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. nancy cordes, cbs news on capitol hill. >> jeff: the pressure on congress to reach a deal on the fiscal cliff is great. failure would be felt almost immediately in paychecks as taxes go up. and in financial markets as wall street reacts. even though the dow is up nearly 6% for the year if lost 2% this week as the deadline looms. for more on the potential impact of wall street i'm joined by jim awad chairman of plimsoll. let's talk about the fiscal uncertainity is figuring on wall street. >> it is figuring in an increasingly negative way. the markets are become increasingly concerned that business and consumers will pull back due to the uncertainty about tax and spending. and it's affecting the financial markets and the economy. >> jeff: a slow day tomorrow but how do you think we open? >> i think that if there is any rally it will be a fool's rallyment would you only get a rally if they announce something tonight. but the reality is that anything they announce would be light on fact and long on symbolic-- symbolism it wouldn't have a lot to do with entitlements. it wouldn't address the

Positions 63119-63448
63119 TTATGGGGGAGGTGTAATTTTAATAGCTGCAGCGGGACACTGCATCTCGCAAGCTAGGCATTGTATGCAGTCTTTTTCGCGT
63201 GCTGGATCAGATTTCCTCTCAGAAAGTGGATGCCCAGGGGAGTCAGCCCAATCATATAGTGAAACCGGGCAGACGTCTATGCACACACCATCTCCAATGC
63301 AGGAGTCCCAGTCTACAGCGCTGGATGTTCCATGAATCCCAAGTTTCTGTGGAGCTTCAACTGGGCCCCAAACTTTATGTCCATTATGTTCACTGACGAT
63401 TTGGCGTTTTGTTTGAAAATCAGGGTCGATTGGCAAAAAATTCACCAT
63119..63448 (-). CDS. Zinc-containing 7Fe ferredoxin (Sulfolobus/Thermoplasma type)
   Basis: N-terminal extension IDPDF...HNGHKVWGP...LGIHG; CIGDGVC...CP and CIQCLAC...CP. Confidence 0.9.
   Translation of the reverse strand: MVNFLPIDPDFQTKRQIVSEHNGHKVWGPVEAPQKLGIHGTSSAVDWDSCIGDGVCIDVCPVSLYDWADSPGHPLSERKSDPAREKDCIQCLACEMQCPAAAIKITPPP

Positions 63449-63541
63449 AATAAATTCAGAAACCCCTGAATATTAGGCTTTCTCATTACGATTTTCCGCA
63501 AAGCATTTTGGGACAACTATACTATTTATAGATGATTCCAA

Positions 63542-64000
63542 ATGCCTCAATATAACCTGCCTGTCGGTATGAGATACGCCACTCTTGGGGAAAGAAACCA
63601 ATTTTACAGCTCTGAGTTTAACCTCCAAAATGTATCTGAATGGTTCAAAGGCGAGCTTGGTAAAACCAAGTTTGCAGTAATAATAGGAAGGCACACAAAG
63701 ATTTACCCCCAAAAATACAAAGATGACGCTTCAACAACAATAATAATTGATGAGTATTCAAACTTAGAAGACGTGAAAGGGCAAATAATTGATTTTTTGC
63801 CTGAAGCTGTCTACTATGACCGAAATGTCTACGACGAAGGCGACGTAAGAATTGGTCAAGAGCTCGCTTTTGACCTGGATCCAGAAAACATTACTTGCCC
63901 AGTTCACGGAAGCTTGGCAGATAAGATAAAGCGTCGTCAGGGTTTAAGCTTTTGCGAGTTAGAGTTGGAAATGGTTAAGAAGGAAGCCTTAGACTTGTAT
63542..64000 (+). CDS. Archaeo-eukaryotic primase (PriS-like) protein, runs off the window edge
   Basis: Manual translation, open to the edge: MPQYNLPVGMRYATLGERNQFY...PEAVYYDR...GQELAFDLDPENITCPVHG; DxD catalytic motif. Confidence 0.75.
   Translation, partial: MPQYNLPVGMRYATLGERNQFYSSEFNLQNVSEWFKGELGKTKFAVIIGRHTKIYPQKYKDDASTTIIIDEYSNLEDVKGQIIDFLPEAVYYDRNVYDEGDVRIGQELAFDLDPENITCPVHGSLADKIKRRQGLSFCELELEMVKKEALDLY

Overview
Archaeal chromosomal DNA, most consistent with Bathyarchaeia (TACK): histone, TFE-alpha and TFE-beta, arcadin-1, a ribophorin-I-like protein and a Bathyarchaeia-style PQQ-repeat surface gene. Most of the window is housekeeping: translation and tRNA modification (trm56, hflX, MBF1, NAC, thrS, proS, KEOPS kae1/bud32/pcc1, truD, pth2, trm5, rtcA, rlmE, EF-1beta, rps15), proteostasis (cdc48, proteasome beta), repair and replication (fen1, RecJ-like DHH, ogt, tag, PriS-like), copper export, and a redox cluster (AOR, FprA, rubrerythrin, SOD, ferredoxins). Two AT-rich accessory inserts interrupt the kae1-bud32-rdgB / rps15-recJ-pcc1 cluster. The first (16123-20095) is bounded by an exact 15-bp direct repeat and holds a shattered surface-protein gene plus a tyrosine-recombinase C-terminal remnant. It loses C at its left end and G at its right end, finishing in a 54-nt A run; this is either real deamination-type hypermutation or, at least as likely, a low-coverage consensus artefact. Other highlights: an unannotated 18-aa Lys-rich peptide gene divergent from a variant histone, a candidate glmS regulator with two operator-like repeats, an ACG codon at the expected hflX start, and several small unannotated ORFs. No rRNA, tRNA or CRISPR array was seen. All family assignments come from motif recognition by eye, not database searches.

new. but if the u.s. government goes over the fiscal cliff, they could get even longer. according to one congressional analysis, the transportation security administration would lose more than $640 million in funding, roughly 7% of out budget. t.s.a. with would also lose over 7,000 security officers. safety would not be compromised. the passenger misery would increase. >> it could be a severe impact on the traveling public. instead of maybe one hour, you may be there two or three hours before. >> reporter: long lines would be the least of the problems. under the mandatory cuts of the fiscal cliff, the federal aviation administration would lose $800 million, and more than 2,000 air traffic controllers. fewer controllers mean fewer planes moving passengers and cargo. warns the air traffic controllers association. >> fb's pocketbook and livelihood is tied to the aviation system, so the impact of the aviation system not being able to provide the service that they do today would be devastating. >> reporter: if washington can't reach a compromise, the economic recovery could stall. if w
Search Results 0 to 2 of about 3 (some duplicates have been removed)